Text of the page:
For all these types, the sand is a great place to tune into, to tune out everybody else’s problems. Why? So they can enjoy the privileges provided by a biased and divided society without distraction, of course.
Not surprisingly, all of these Ostriches were White American Males in their 20s and early 30s. After all, who else is less affected by recent political changes in America now — or possibly, ever?
Not Drawing a White Blanket
This is not to say that all White Males are rolling around in their hamster-bubble; or wearing sunshades of privilege, while they dig their toes in sand. Most of my friends here are still White men, and some are American.
So what makes these set non-Ostrich-like? Not one of them are — or have ever been — blind to the inequalities present in not just America, but the rest of the world. We may not agree on everything, but I value the fact that we can peacefully disagree, while sharing the same common values.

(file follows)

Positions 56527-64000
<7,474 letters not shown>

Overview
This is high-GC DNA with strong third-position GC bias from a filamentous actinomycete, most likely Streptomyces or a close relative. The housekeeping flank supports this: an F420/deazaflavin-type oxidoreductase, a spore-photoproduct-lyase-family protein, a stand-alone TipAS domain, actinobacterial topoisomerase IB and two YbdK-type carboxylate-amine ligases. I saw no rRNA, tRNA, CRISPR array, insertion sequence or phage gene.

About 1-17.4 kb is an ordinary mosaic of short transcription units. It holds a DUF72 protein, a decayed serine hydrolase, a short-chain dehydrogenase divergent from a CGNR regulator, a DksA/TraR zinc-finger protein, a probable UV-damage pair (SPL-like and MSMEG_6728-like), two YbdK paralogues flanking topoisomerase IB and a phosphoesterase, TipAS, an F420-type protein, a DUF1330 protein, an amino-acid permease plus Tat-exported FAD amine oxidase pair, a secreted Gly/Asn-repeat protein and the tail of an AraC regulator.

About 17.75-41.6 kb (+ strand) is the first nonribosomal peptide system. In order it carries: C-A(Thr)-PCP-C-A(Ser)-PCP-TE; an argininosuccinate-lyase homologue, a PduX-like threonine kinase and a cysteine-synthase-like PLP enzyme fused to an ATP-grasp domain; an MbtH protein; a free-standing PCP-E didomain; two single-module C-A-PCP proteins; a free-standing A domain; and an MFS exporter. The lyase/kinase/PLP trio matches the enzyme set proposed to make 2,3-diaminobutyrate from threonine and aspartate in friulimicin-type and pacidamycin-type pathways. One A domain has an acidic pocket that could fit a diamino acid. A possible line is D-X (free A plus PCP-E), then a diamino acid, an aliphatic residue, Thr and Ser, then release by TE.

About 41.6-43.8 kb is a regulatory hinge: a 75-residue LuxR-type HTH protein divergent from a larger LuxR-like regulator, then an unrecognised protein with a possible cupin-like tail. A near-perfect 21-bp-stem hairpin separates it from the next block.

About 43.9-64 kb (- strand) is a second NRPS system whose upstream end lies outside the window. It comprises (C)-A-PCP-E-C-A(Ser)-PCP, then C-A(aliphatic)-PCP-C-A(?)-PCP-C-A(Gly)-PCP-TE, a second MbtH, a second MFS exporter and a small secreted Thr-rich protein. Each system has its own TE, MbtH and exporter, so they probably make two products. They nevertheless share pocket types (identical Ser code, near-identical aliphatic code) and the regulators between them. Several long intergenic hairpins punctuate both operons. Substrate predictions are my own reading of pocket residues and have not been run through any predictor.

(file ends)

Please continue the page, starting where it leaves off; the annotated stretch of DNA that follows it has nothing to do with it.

Those common values are:
- Inequalities exist, whether they specifically affect me, or not.
- Something must be done.
- It’s impossible that everyone will agree on what that something is.
- It is not our right to tell another group how to protest the inequalities that affect them, as long as they do so peacefully.
The Danger of Ostriches
So what dangers do Ostriches pose, particularly to minorities and immigrants?
The answer to that is simple. Minority-citizens constantly have their voices suppressed, and their opinions and personal narratives of life in America, discredited by people who have never lived a day in their shoes.
Meanwhile, immigrants and expatriates do not have the freedom of speech to the extent that citizens do anymore. Protesting is not something we can do without fear of retaliation that could extend to deportation. We are not here by right; but by privilege. A green card does not mean what it once did prior to 2017.
Thus, to continue to surround ourselves with people who refuse to understand our everyday reality, who constantly discredit our personal narratives, who try to make us feel guilty for speaking out, and who will not stand up and lend their voice on our behalf, not only erodes our mental health, but our perception of America.